Five Life Lessons We Can Learn from Shrek
Joe DeProspero has two sons, a wife, and is complimentary birth control for anyone who sits near him in a restaurant. His writing has been described as “outrageous,” “painfully real,” and “downright humiliating.” He talks about the highs and unsettling lows of parenthood while always being entertaining and engaging in the process. Author of the dark comedy fiction novel “The Boy in the Wrinkled Shirt,” Joe is working on releasing a parenting humor book. He currently lives in New Jersey and can be emailed at email@example.com or followed on Twitter @JoeDeProspero.
It’s easy enough to take a kid’s movie at face value. Typically, “does this safely entertain my child and keep him out of trouble for a while?” is the vital question we need to answer before dropping the DVD into the player. But it doesn’t hurt to think a little deeper about what our children are actually learning from these movies that they watch, then watch again, then again until you can quote the movie yourself (whether you like it or not). So, with that in mind, I recently did this with my sons’ perennial favorite, the Shrek series. And I say the series because literally anything that includes the green ogre somewhere keeps them enthralled. Shrek 1-4, Shrek the Halls Christmas special, a cameo on Game of Thrones, you name it. They love it. So anyway, here are the lessons it reinforces for me.
- Your best friend doesn’t mirror you, they balance you
As evidenced by the seemingly off-kilter friendship between the hot-tempered Shrek and the gleeful Donkey, most of us will come to realize that our best friend is someone who not only accepts us for our faults, but brings something to the table that we need. Donkey reminds Shrek to look on the bright side of life, while Shrek provides Donkey the sense of family and companionship he’d always craved. Win-win.
- You and your spouse must accept each other at your “ugliest”
Potentially my favorite lesson from the Shrek movies. I grew up used to “fairytale” endings like in “The Little Mermaid” or “Beauty and the Beast” where the beautiful girl ends up with the beautiful, perfect man. In “Shrek,” it’s the exact opposite. And it’s far more realistic. Shrek and Fiona ultimately find beauty in each other’s physical imperfections, so much so that Fiona ends Shrek 2 with the line, “I want the ogre I fell in love with,” opting to keep Shrek as he is, while being given the option of keeping him “handsome.” It sends a message to children that, when choosing a partner, it’s never, ever all about looks. And if you have to change who are you completely, you’re with the wrong person.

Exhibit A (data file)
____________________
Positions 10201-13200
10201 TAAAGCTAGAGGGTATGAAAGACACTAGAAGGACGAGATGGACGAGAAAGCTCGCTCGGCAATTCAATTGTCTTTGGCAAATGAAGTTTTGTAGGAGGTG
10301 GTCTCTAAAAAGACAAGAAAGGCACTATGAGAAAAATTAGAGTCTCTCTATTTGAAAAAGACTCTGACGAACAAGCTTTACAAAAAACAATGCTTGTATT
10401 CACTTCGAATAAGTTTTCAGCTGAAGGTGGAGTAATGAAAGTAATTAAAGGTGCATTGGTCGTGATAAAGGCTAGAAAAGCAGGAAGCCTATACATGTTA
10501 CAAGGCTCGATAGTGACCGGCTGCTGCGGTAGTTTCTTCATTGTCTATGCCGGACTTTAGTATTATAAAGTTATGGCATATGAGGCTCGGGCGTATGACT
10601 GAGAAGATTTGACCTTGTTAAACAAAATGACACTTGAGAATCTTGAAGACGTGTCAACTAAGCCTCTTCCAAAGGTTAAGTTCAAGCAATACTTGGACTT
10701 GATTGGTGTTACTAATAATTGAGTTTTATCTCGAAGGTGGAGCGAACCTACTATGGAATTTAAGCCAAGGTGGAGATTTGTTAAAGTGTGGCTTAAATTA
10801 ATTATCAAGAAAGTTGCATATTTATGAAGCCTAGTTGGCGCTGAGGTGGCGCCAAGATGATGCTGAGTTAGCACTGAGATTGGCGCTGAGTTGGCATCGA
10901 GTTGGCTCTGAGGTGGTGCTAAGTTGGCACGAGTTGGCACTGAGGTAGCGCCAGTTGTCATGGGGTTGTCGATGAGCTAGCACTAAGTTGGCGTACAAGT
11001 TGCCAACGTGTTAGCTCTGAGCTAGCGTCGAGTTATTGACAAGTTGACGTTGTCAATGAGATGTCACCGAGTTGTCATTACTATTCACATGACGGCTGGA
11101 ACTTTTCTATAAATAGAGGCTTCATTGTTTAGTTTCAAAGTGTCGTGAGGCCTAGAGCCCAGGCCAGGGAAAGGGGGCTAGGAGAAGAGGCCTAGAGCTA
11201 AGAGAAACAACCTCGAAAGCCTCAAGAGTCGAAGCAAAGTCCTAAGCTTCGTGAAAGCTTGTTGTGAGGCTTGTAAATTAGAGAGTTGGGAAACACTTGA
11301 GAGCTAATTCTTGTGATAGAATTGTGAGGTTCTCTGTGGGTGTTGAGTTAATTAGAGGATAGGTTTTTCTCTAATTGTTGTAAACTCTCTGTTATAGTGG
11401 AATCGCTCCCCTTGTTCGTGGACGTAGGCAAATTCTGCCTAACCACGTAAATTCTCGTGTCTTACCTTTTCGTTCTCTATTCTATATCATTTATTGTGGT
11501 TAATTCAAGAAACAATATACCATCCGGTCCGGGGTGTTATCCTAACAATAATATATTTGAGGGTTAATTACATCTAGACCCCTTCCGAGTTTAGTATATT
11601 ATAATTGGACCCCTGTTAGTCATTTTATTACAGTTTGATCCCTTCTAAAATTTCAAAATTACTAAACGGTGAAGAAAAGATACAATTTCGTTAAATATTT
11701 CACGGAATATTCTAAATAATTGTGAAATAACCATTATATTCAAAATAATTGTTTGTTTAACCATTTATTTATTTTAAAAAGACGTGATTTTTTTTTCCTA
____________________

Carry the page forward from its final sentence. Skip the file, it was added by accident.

- If you want the prize, do the work
The extremely unlikeable Lord Farquaad tries getting others to do his work for him by holding a tournament to determine who will save Fiona from the castle, naturally so he can marry the princess and become king. When Shrek steps in, does the dirty work and falls in love with that princess, we are reminded once again that there are no shortcuts (pardon the pun) to success (or love).
- You will sacrifice some of yourself when you have a family (but it’s worth it)
The Shrek series, while giving parents plenty of reasons to chuckle with mature jokes or references that sail over our kids’ heads, has a way of entertaining children while also reminding adults of what’s important in life. In “Shrek Forever After,” the final installment of the series, Shrek is bitter about not being the intimidating monster he used to be before he’d fallen in love and started a family. But after striking a deal with Rumpelstiltskin, he learns the hard way that what’s in front of you is more important than what’s behind.
- Sometimes, we don’t even know what’s best for our own kids
In Shrek 2, The King and Queen of Far, Far Away (aka Fiona’s parents) meet Shrek for the first time, and it’s the typical “in-laws aren’t thrilled with the dud their daughter has brought home” type of comedy. The Queen is much more tolerant of her daughter’s unexpected ogre husband, but the King is disgusted by him, insulting him at every turn. And it’s all based on the fact that his daughter didn’t follow the path that he had laid out for her. To be fair, he truly did think that locking her in a dragon-guarded castle until Prince Charming rescued her was for her own good. And that should serve as a really extreme euphemism for how we treat our own kids. While we will always want to protect them, sooner or later we need to accept that they’re old enough to make their own decisions. And ultimately, they know what will make them happy better than we do. I don’t expect this to be easy.
Do any of you notice lessons in movies your kids watch that you hope stick with them? Tell me about them in the comments section below! And while you’re at it, check out my appearance on last week’s HuffPost Live, discussing parenting mistakes and my article on Disney’s first same-sex couple!
As always, thanks for reading.
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